I have recently come to the conclusion that my children believe that once we put them to bed, they are at risk of being forgotten about. Here is some of the evidence that has led me to this realization:
1. Reminders left behind. I’m fairly certain that the girls set aside a certain amount of time each day to leave small hints of their existence in various places. This way, we can never forget who else lives here during those last few hours each night after they have reluctantly gone to bed. Such things as sharp and pointy magic wands left in my bed, pink princess sunglasses left in front of the toaster, a Rapunzel doll carefully placed head first into the decorative bowl on the kitchen counter, a pile of tiny, colorful bracelets on the bathroom counter, various books, dolls, doll clothes, dress-up clothes and blankies discreetly shoved into the crevices of the couch, and tiny shoes and socks strewn about in every corner. These items are clearly placed very purposefully around so that we will never go more than five minutes without tripping over something, sitting on something, or just staring at something wondering how in the world it got to where is. No, my children, no. We have not forgotten about you yet.
2. The nighttime wake up calls. Little Boo wants to ensure that I am never away from her for more than three hours at a time. She typically wakes up at least once before I even go to bed. She clearly hates it when I sit down to try to catch up on
my housewives whatever is on the DVR. It is inevitable that as soon as my head hits the pillow, she will be calling for me. And as if that is not enough, she usually wakes up once more for good measure, right around the time that I would need to be getting up if I wanted to fit in a workout before showering and getting ready for work. She has really perfected this tactic because not only am I with her throughout the night, but I am constantly reminded of her based on how tired I am all the time! Nothing says, “Hey, I’m a mom!” like accidentally pouring oj on your cereal in the morning or practically falling asleep on your commute.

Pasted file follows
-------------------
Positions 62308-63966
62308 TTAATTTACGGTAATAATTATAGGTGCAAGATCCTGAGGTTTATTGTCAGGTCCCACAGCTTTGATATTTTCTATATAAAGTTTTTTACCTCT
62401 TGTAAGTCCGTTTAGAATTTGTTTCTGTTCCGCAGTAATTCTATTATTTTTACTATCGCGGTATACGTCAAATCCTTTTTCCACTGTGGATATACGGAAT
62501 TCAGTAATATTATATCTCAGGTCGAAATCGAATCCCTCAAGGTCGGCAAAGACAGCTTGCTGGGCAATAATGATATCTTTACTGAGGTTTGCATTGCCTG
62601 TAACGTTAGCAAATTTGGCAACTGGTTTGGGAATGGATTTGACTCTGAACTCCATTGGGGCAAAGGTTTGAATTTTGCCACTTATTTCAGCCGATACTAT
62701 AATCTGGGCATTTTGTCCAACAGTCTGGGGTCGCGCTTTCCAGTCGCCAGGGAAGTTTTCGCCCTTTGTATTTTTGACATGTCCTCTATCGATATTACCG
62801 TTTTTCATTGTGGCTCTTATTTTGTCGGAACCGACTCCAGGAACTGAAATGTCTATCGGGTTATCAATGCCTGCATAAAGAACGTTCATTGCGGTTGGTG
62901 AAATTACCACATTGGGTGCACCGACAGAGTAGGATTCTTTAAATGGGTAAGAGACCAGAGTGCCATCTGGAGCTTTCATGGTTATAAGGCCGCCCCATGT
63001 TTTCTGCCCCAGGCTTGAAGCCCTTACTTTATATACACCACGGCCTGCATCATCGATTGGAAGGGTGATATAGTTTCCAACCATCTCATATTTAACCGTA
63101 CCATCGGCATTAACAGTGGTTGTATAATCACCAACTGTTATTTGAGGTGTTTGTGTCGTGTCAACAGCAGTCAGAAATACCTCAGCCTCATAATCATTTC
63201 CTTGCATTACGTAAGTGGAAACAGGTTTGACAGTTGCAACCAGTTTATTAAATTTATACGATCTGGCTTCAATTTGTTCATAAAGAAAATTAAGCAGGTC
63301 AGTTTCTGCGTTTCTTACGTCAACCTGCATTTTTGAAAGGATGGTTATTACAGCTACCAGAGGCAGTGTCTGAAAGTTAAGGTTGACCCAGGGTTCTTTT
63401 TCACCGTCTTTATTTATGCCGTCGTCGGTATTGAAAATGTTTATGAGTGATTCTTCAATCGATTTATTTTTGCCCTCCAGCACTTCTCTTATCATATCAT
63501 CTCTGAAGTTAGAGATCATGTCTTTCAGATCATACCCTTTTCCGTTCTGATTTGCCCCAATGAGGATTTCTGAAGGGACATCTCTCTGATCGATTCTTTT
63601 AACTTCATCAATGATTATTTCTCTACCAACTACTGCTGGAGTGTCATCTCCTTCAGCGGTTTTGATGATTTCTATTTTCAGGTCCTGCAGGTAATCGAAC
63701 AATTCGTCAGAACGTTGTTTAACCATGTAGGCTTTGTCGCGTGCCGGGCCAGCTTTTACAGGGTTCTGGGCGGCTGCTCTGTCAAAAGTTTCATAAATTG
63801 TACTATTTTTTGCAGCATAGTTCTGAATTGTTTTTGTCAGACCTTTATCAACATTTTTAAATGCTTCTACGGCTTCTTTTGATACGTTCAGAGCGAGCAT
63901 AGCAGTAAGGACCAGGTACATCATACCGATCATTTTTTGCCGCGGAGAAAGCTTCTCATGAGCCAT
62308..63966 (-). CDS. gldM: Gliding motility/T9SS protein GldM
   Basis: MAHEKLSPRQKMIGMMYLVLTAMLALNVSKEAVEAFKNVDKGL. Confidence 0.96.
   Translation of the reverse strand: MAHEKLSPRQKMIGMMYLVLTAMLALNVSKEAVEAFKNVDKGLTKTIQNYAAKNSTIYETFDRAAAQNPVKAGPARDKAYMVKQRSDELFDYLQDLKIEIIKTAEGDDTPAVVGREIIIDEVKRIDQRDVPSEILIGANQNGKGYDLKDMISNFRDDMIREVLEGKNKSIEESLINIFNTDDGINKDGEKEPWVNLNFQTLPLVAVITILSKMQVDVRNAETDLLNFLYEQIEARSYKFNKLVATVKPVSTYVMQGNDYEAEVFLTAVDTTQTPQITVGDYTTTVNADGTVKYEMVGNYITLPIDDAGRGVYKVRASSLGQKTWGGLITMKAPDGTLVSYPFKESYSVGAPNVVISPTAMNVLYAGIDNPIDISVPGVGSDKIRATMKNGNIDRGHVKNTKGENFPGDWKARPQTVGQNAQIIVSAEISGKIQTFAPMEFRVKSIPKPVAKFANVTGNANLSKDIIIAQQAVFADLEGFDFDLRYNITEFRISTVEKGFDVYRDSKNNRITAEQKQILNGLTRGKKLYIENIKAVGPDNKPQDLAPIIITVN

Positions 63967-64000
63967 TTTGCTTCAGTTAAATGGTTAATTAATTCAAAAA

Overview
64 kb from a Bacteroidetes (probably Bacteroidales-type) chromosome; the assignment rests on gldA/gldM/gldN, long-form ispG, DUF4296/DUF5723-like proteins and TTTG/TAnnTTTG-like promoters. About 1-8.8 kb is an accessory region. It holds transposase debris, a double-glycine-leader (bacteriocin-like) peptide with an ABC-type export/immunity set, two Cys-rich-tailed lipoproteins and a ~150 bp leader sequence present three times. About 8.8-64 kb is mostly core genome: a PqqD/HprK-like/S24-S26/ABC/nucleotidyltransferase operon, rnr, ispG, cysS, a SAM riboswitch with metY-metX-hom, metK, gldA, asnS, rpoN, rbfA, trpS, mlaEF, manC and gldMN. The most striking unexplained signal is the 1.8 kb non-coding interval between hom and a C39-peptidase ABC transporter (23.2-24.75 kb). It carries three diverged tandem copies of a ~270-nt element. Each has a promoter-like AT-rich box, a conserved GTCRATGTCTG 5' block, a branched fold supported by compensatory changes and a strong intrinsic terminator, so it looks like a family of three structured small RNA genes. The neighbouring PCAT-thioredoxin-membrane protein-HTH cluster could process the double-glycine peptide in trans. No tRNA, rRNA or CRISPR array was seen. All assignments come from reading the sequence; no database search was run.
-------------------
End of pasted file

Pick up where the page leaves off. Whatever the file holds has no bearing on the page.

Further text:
3. “Mama!” is not just a name, it’s a job title. When the girls wake up in the morning, they don’t just sweetly sit in their beds waiting for Mommy to finish sleeping and come get them. Nope. As soon as they wake up, they shout, “Mama!” And they aren’t calling me by my name. No, this is more of an urgent reminder of my job title. In case I forgot that I am the Mama and it is my job to get them up and ready to take on the day.
At first I thought that maybe I just had some messy kids that hate sleeping, but then I thought more about it and decided no. That’s not it. I have two perfect children that go to great lengths to ensure that I’ll never forget that they are quietly sleeping (in three hour stretches) down the hall.